#317014

    Plaamoo
    Participant

    I’m having a look at your(I think?) manual online Matt. see here
    http://www.pentaximaging.com/images/temp/6…en_official.pdf
    Looking at page 107…it seems you have a macro(for close-ups) stteing and a manual focus setting, which i would use in most cases.
    Looking at page 109… the spot option would be what John’s referring to, for fish that you can keep in the viewfinder, ie not moving to fast! You might try the auotmatic tracking , AF, option to see how it does on fast moving fish?
    Like John said, try it all and see what works for you.

    #317015

    johnpeten
    Participant

    QUOTE (plaamoo @ Mar 1 2010, 05:58 PM) < {POST_SNAPBACK}>
    You might try the auotmatic tracking , AF, option to see how it does on fast moving fish?


    The AF option for continuous focussing is a very handy feature and speeds things up for “Photo ops” However the continuous beam from the camera seems to upset some fish and they scoot off. It also chews up the battery if you have the camera switched on slung around your neck.
    Manual focussing is usually used with a tripod or in weird lighting where there is very little contrast. I rarely use it, the camera is usually smarter than I am.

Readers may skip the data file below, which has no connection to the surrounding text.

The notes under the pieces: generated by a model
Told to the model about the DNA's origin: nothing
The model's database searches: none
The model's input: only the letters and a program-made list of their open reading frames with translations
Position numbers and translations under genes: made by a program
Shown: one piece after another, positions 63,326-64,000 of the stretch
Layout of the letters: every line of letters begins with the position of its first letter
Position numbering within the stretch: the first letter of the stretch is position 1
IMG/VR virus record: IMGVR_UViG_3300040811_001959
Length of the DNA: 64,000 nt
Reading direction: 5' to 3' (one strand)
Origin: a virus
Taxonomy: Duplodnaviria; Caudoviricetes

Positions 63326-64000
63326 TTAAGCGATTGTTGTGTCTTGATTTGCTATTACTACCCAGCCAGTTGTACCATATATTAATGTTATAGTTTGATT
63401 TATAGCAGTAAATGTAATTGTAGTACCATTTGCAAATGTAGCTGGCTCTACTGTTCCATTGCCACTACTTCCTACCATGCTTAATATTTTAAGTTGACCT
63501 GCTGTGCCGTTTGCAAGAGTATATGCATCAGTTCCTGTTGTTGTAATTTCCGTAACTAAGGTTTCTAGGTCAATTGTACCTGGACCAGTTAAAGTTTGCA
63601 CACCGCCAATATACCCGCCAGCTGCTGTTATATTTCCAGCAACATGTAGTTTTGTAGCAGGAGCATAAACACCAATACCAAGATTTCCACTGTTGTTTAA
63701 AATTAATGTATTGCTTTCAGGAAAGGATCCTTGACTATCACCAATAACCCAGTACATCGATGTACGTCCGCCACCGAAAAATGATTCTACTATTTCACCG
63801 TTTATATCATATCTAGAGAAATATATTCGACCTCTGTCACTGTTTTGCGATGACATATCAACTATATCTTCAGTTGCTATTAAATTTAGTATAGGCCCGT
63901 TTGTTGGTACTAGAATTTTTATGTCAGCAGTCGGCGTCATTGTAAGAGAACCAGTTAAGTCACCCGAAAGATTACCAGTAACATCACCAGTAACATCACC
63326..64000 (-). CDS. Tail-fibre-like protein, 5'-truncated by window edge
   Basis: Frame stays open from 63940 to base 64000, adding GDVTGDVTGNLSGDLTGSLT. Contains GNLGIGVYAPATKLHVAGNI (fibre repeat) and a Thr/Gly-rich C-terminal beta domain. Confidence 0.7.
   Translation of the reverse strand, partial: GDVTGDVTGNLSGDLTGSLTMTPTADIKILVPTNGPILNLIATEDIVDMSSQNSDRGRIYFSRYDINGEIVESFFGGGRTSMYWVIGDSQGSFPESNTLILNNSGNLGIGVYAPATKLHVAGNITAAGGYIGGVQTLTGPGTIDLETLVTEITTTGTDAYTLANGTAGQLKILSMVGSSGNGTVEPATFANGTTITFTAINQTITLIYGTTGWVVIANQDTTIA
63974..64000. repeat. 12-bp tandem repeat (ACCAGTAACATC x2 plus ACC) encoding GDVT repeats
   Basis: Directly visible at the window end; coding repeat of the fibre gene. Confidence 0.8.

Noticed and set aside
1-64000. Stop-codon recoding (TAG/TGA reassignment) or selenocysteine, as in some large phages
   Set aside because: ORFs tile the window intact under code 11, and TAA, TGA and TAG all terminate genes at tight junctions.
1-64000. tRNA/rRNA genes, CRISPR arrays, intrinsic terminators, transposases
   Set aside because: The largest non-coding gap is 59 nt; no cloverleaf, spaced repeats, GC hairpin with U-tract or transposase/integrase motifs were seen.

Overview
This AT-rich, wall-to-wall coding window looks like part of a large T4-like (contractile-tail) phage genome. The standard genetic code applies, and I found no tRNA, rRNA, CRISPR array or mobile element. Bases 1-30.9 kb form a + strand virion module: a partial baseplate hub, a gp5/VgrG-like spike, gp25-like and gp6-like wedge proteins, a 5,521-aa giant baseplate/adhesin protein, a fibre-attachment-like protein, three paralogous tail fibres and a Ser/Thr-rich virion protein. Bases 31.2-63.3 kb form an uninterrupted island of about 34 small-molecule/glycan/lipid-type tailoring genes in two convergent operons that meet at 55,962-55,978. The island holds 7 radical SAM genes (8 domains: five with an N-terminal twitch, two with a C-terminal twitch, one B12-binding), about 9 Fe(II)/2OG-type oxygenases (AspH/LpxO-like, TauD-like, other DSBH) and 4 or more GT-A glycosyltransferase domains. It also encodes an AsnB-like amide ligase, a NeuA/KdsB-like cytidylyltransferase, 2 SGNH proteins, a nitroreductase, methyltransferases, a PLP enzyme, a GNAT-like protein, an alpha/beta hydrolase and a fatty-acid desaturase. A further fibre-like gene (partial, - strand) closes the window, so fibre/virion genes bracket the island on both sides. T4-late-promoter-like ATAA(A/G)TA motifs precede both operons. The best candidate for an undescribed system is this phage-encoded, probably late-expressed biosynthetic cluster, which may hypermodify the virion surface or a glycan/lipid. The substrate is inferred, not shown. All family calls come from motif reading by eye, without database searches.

#317016

    Plaamoo
    Participant

    Do you have the same camera John? I know nothing about this camera and how the manual focus works? With my Nikon D70s/18-55mm lens, I get better results with manual focus. This lens is low end and the autofocus is easliy fooled. It can get confused and hunt and hunt for focus and the results are frustrating! It can also be tricky i’m getting better with the manual focus.

    #317017

    johnpeten
    Participant

    QUOTE (plaamoo @ Mar 1 2010, 08:30 PM) < {POST_SNAPBACK}>
    Do you have the same camera John? I know nothing about this camera and how the manual focus works? With my Nikon D70s/18-55mm lens, I get better results with manual focus. This lens is low end and the autofocus is easliy fooled. It can get confused and hunt and hunt for focus and the results are frustrating! It can also be tricky i’m getting better with the manual focus.


    I have a Panasonoc Lumix DMC FZ 50 camare with Leica 7.4 mm – 88.8 mm with 12 X optical zoom.
    The camera has 1 3 or 9 area focussing. I always use 1 area, the center spot.
    Naturally the performance of different cameras differ and one must adjust to what the camera can do. As agreed one must practice, practice practice and adjust ones use of the camera accordingly.